Larson E. Whipsnade runs a seedy circus which is perpetually in debt. His performers give him nothing but trouble, especially Edgar Bergen and Charlie McCarthy. Meanwhile, Whipsnade's son ... See full summary »
Edward F. Cline
Since his in-laws are coming for dinner, Mr. Walrus is to buy a turkey. Instead, he loses the money on a raffle, meaning no money for the turkey. Meanwhile, Mr. Walrus' neighbor, Mr. Spegle... See full summary »
Charlie is walking in the park. A girl leaves a seaman on one bench and joins Charlie on another. The seaman wakes up. He and Charlie stage a brick fight. Policemen get hit and arrest both ... See full summary »
The movie makers are filming the next installment of the western serial, "Get Your Man". The movie's leading man wants his stunt double to do the next dangerous stunt. Purely by accident, a... See full summary »
John J. Richardson
Dummy inventor Samuel Tinker has just developed a new life-sized mechanical dummy. He and his partner, Peter Clay, modeled the dummy after a janitor in their building. While the inventor's ... See full summary »
The Police Chief is tracking a band of four desperadoes, who vow revenge by blowing up his house. The desperadoes manage to kidnap one of the Chief's hapless constables - the boyfriend of ... See full summary »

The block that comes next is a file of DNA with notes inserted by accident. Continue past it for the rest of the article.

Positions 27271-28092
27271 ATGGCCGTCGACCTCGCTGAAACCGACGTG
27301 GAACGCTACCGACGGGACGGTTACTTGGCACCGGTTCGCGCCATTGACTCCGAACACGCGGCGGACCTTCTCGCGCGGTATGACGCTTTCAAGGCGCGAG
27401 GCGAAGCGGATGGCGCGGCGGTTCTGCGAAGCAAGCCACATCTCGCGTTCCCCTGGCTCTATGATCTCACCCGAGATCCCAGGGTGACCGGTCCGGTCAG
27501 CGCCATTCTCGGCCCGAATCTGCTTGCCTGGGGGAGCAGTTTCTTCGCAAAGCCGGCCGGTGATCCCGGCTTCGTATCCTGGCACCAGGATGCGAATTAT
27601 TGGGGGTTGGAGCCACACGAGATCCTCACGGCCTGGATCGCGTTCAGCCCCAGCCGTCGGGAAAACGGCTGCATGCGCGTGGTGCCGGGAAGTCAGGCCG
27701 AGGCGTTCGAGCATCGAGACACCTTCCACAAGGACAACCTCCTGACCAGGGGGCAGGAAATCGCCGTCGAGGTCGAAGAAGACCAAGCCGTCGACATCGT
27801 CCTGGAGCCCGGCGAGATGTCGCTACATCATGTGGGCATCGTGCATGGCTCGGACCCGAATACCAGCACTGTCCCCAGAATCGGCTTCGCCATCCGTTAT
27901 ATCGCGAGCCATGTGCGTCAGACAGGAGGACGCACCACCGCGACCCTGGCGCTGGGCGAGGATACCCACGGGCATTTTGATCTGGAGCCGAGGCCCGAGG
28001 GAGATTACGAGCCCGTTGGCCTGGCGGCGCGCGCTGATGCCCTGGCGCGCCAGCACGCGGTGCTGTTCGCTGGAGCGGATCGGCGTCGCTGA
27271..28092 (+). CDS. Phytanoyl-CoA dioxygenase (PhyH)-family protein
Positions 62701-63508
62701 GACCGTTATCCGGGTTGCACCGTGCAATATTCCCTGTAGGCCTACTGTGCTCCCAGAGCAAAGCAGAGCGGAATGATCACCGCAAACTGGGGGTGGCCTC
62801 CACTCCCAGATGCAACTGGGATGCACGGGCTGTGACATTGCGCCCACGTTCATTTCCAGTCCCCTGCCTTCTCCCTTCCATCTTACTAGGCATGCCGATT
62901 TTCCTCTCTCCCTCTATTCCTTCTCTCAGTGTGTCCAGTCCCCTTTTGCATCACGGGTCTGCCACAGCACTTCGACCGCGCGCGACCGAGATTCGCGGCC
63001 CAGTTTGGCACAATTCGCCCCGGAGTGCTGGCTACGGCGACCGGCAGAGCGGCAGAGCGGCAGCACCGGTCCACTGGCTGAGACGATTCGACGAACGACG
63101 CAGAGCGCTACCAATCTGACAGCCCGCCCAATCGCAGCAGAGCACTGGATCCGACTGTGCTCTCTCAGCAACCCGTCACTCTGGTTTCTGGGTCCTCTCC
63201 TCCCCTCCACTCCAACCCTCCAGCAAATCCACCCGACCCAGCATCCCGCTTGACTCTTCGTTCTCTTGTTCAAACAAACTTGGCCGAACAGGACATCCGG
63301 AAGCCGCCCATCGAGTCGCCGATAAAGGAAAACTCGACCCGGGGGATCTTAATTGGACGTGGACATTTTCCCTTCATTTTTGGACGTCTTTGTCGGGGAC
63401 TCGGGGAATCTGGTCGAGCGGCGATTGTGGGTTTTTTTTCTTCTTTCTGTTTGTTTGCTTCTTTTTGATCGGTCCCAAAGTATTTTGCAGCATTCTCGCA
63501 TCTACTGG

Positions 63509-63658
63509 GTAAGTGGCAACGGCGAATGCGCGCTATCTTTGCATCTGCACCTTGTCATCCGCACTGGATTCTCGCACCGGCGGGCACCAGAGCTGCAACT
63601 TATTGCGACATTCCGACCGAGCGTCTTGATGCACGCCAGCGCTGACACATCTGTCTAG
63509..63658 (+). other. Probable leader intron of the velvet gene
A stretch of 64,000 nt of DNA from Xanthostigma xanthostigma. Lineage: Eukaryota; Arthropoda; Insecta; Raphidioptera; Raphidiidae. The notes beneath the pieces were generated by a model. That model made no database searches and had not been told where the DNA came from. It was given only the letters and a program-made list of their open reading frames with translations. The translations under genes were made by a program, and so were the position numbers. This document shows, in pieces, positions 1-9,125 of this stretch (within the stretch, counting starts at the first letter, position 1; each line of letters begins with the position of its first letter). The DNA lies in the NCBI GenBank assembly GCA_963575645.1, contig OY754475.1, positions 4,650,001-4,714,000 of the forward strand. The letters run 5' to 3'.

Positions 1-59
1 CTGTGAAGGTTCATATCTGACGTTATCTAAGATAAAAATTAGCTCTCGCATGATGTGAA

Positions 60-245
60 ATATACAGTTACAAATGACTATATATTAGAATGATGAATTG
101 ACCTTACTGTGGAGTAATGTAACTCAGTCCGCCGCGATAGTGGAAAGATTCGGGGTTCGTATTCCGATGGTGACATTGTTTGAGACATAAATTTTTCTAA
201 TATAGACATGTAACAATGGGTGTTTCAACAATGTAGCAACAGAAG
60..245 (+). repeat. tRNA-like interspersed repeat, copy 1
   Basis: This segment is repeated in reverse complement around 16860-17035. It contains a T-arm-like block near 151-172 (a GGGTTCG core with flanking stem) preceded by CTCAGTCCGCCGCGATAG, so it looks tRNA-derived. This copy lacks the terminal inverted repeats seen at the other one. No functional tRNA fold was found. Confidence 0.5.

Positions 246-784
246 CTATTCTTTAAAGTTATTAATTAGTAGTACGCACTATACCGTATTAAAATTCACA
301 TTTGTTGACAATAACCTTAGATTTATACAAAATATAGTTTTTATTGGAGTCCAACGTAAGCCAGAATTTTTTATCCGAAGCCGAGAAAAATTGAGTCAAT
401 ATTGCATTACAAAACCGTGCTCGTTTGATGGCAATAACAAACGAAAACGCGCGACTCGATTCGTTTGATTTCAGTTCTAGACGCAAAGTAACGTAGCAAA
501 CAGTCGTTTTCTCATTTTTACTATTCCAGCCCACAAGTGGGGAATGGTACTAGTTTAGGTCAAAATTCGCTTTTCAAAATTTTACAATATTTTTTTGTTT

A jealous husband becomes angered by what he feels are the inappropriate advances of an effeminate shoe clerk toward his wife. The clerk initially tries to avoid any conflict but eventually defends himself.
Ambrose has a heart of gold and is as strong as an ox. His mother, who runs a boarding house, can see that her maid, Rosie Bloom, is smitten with Ambrose by the way she is always neglecting... See full summary »
Mr. Snavely, a Yukon prospector, lost his only son years ago to the temptations of the big city; now the prodigal Chester, released from prison, comes home to Ma and Pa. A parody of Yukon melodrama; includes the famous looking-out-the-door routine. Written by
Rod Crawford <firstname.lastname@example.org>
In Fields' first sound film, The Golf Specialist (1930) there is a wanted poster of Fields which shows him in his "Fatal Glass of Beer" costume. It evidently was taken from an earlier stage presentation of the classic Fields sketch. See more »
With an effective blend of the subtle and the outlandish, this comedy is one of the most memorable and distinctive of W. C. Fields's short movies. It works well both as a spoof of movie-making techniques (especially from, but hardly limited to, the old melodramas), and also as a showcase for Fields's array of comic skills. There is the silly song about "The Fatal Glass of Beer", plenty of sight gags, the recurring "ain't a fit night out" gag, and more.
It all works even better when you watch it over again - Fields can be so unpredictable that you don't notice all the subtleties when you're still trying to figure out where it's all going. This one has plenty of good moments and also, despite its deceptively simple appearance, some careful craftsmanship.
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